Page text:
Including Kids in Conversations About Cultural Appropriation

  • by Nadine Fonseca

Even for many adults, cultural appreciation and cultural appropriation can run a fine line and be hard to understand. The distinguishing factor is typically intent. So if you are here ready to learn more, you are off to a good start. But there are still a number of ways that you, as an adult, can make more educated decisions when it comes to respecting and celebrating a culture other than our own. 

Let’s start with a definition:

The Oxford English Dictionary defines cultural appropriation as “The acknowledgment of inappropriate adoption of the practices, customs, or aesthetics of one social or ethnic group by members of another (typically dominant) community or society.”

So basically, when someone of the dominant culture is cherry picking aspects of minority culture for their own enjoyment without taking the responsibility of having informed intent, giving credit, or respecting cultural significance, we have cultural appropriation. This is a problem as it continues the oppression of non-dominant cultures, treats them like they are novelty, and perpetuates stereotypes.

On occasion there may be a fashion trend, costume, or other artifact reflecting another culture that your child has expressed interest in. These will be teachable moments to work through how to best ensure a course of action that is appreciating and respecting that culture. This is a problem as it continues the oppression of non-dominant cultures, treats them like they are novelty, and perpetuates stereotypes.

So what does a cultural appreciation work-through look like and how can we get our kids involved? Here is a four-step process:

  1. Learn and Listen
  2. Consider your Context 
  3. Properly Place Profits and Recognition
  4. De-Center Yourself

Step 1: Listen and Learn

Be sure that you are doing your own research from reputable sources about the history, meaning, and context of the tradition, clothing, or artifact you’re looking into. Make sure you understand the significance it has in its original culture and what the best practice is to respect that. Have conversations with several members of that particular cultural community. Ask for permission. No one culture is a monolith, meaning be prepared to get some differing and possibly even conflicting feedback as you have these conversations. Kids are great at asking questions, so be sure they are included in this research! We all know a kid who ask “why” a million times… this is their time to shine!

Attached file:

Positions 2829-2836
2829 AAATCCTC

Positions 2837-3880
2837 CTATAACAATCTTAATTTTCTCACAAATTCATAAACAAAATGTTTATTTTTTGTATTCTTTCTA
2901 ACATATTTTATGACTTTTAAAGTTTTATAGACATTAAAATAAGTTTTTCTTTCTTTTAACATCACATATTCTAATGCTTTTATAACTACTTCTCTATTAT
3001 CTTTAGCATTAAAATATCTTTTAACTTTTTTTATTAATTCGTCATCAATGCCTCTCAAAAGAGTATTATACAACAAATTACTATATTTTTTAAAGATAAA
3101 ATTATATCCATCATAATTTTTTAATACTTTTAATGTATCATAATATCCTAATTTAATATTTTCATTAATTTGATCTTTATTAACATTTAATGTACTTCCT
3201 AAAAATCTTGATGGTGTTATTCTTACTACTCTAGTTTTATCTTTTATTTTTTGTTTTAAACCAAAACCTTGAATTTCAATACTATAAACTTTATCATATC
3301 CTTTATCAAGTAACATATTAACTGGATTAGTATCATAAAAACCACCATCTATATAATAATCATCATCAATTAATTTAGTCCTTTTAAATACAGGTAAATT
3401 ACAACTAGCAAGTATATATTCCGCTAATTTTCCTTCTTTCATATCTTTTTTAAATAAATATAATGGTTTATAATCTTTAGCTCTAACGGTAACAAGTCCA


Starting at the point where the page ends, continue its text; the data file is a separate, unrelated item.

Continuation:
Step 2: Consider Your Own Context

As you are listening and learning, start asking yourself and your child questions about why they are drawn to this particular culture or artifact. Is it just to be “on-trend” as others are doing it or because they saw it in a movie and want to copy it? What feelings do they have when they think about this culture as a whole? Are there better ways of appreciating this culture without potentially walking so close the appropriating line?

Step 3: Properly Place Profit and Recognition

If your intent is to truly celebrate and honor another culture, then you should be showing your respect by giving credit where credit is due and supporting that culture in gratitude for its contributions. Specifically, when you make purchases your dollars should be benefiting the original culture directly. The extra steps it may require to find a shop or maker to purchase from is where your intentions are turned into action. It is amazing to watch children at this step when they have done their research, have leaned into their true motivations, and then get the chance to connect with someone of that culture!

Step 4: De-Center Yourself

Things aren’t always going to work out the way you had hoped. Remember that it is not about you. You may find that even with good intentions, you may get overwhelming feedback in research or conversations that you would be perpetuating stereotypes or disrespecting something culturally sacred in some way if you move forward. It’s okay for kids (and adults!) to be disappointed and still feel good about being respectful at the same time. If you look back and realize you’ve made mistakes, be willing to use those as examples with your kids. Children love to see that we are learning alongside them and that mistakes can be fixable. Talk through the possibilities of fixing that mistake or what a better choice is, now that you know better. While intentions are important, the impact our choices have should always take the spotlight.

Including your children in the process of ensuring cultural appreciation is such a rewarding exercise in developing compassion while increasing cultural curiosity! For more opportunities to foster empathy and learn about diverse cultures around the world, pick up a copy of Mighty Kind magazine!

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